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 ~  Abstract
 ~  Materials and Me...
 ~  Results
 ~  References

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Year : 2001  |  Volume : 19  |  Issue : 4  |  Page : 217-218
 

Prevalence of acid fast bacilli in Ajmer: A retrospective analysis of eight years data


Department of Microbiology, Indira Gandhi Medical College, Nagpur - 440 018, Maharashtra, India

Correspondence Address:
Department of Microbiology, Indira Gandhi Medical College, Nagpur - 440 018, Maharashtra, India

 ~ Abstract 

To assess prevalence of acid fast bacilli (AFB) in Ajmer, a retrospective analysis of 8 years was done in 1905 AFB cultures in various clinical specimens. All specimens were cultured on Lowenstein-Jensen slants after decontamination and concentration using modified Petroff's method. Smears were stained by Ziehl-Neelsen technique with acid and alcohol to exclude rapid growers. Four hundred and twenty eight AFB positive cultures were reported using morphological, staining and microscopic characteristics. Over all, AFB positive culture rate was 22.46%. Maximum positive cultures were from urinary system (253) followed by respiratory system (151), female genital systems (9), reticuloendothelial system (6), CNS (6), GIT (2), and CVS (1).

How to cite this article:
Rathore R S, Gupta R C. Prevalence of acid fast bacilli in Ajmer: A retrospective analysis of eight years data. Indian J Med Microbiol 2001;19:217-8


How to cite this URL:
Rathore R S, Gupta R C. Prevalence of acid fast bacilli in Ajmer: A retrospective analysis of eight years data. Indian J Med Microbiol [serial online] 2001 [cited 2020 Dec 5];19:217-8. Available from: https://www.ijmm.org/text.asp?2001/19/4/217/8195


In India mycobacterial infection is common in rural, poor and illiterate population as compared to urban, rich and literate group. Despite revised National Tuberculosis Control Programme i.e. “DOTS” the infection is increasing with high mortality. Mycobacterial infection being contageous, spreads from open positive AFB mothers to child, one family member to other, and one group of patient to other. Infection is slow, progressive and flares up if undiagnosed, in low immune status, in patients on corticosteroid therapy, diabetes, aspergillosis and AIDS.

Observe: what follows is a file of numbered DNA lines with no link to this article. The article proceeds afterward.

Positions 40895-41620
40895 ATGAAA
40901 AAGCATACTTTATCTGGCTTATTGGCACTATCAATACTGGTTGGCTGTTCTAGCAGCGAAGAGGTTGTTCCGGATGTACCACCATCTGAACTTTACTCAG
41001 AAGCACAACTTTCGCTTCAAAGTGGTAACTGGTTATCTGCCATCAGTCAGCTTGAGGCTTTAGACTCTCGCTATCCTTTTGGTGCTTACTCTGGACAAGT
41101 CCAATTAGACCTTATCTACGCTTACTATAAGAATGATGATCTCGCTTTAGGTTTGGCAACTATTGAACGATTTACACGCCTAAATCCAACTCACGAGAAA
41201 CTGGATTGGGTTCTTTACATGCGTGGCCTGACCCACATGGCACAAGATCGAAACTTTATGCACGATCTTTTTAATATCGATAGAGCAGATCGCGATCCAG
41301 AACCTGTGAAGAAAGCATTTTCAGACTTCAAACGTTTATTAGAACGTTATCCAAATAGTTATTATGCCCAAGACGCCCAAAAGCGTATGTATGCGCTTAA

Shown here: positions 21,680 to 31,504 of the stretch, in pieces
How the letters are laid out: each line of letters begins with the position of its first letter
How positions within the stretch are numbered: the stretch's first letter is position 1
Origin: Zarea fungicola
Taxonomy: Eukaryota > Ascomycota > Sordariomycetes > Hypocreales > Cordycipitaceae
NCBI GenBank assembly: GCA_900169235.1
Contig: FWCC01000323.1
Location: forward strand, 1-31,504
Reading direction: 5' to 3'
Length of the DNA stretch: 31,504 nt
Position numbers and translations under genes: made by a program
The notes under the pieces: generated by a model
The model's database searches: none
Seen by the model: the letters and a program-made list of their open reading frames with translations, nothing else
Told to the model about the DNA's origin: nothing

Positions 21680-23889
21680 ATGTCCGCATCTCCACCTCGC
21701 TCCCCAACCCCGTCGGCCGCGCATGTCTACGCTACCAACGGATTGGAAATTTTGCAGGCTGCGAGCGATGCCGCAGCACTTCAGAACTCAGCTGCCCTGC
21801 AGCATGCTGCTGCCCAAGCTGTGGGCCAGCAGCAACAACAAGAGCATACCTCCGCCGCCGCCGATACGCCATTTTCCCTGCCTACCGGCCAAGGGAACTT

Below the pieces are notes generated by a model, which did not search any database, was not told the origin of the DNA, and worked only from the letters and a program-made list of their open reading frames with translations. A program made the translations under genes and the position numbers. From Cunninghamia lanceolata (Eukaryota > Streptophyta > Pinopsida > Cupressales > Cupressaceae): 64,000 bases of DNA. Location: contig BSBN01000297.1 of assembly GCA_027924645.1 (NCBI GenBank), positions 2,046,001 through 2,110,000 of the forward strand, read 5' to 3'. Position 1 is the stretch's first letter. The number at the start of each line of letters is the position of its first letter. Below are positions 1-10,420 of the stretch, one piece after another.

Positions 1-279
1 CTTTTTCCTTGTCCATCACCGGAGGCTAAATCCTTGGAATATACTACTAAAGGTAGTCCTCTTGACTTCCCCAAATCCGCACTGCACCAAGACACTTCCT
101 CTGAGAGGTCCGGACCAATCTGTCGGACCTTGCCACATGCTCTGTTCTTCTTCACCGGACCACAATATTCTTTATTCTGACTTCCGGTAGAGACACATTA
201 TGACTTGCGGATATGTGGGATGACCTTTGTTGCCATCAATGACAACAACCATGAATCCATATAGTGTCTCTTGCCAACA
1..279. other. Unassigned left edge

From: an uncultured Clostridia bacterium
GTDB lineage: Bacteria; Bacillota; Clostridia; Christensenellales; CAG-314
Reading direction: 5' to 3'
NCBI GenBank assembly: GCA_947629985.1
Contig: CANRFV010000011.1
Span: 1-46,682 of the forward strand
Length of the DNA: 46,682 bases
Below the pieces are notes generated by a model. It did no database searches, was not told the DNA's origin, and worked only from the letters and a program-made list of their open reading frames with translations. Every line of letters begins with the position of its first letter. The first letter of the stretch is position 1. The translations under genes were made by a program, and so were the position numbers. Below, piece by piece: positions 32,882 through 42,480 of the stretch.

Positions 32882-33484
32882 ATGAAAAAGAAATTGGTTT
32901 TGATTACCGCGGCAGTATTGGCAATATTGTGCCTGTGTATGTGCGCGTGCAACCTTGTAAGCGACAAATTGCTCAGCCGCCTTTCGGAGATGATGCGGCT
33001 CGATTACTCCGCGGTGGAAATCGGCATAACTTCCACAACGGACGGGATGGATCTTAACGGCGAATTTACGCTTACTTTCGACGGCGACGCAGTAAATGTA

~ Materials and Methods Top

The present study was conducted in Department of Microbiology, J.L.N. Medical College, Ajmer, Rajasthan, between January, 1993 to 31st March, 2001.
The study group included hospitals of Ajmer zone. All specimens were processed without delay using standard microbiological methods.[1] Sputum, pus and many other specimens containing organism other than mycobacteria were decontaminated and concentrated using modified Petroff's method[2] before being cultured on Lowenstein Jensen slants. Uncontaminated specimens such as CSF, pleural fluid and biopsy material were used after centrifugation and homogenization to inoculate the media.[1] Inoculated culture media were incubated at 370C for 6-8 weeks and examined weekly. Smears were stained by Z.N. technique with acid and alcohol.[3]

 ~ Results Top

Year wise distribution of AFB positive cultures from various types of clinical specimens is given in the [table].
On microscopic examination under oil immersion lens all AFB were pink to bright red in colour, slender, straight or slightly curved rods with varying length and thickness. In urine AFB were long and thin. In sputum, endometrium and ascitic fluid they were long, thick and beaded. In pleural fluid they were short, thick and beaded. In CSF long, thin and beaded appearance was seen. This shows that organisms in tissue and sputum smear often stain irregularly and have a beaded or barred appearance.[4]
On culture, typical creamish white to buff (mustard) coloured dry, rough, raised, wrinkled colonies, pin point to pin-head size were seen after 3-4 weeks which are suggestive of pathogenic human type of strain of M. tuberculosis. 

 ~ References Top

1.Topley, Wilsons. Bacterial disease. 1990 Vol. 3: 3.7 Mycobacteria 94-117.  Back to cited text no. 1    
2.Chandrasekhar S. Bacteriological and cultural studies on atypical mycobacteria isolated from patients with chronic non tubercular respiratory diseases. Indian J Chest Dis 1973; 15:189-94.  Back to cited text no. 2    
3.Jawetz E, Melnick JL, Adelberg EA. Review of Medical Microbiology 1987; 26:285-92.  Back to cited text no. 3    
4.Arora DR. A Text Book of Microbiology: 1st ed. (C.B.S. Publishers and Distributors, New Delhi). 1999; 28:231-48.  Back to cited text no. 4    
5.Chakraborty P. A Text Book of Microbiology 1st ed. New Central Book Agency (P) Ltd. Culcutta. 1995;40: 351-71.  Back to cited text no. 5    
6.Das BK, Sharma VK, Bhau LNR, Saxena SN, Bhardwaj BK. Characterisation of mycobacterial strains from clinical specimens. Ind J Pathol Microbiol 1982; 25: 19-27.  Back to cited text no. 6    
7.Tsukamura M. Identification of Mycobacterium. Tubercle 1967;48:311-37.  Back to cited text no. 7    
8.Strong BE, Kubica GP. Isolation and identification of Mycobacterium tuberculosis. U.S. Department of Health and Human Services Publication. 1981 No (CDS) 81:8390.  Back to cited text no. 8    
9.Chakraborty P, Bhattacharya S, Adhye S, Mitra PK, Sarkar B, Das GK, Mitra K. Tuberculosis of endometrium: A Clinico Pathological and Bacteriological Study. Ind J Obstret Gynaecol 1993;43-86.  Back to cited text no. 9    
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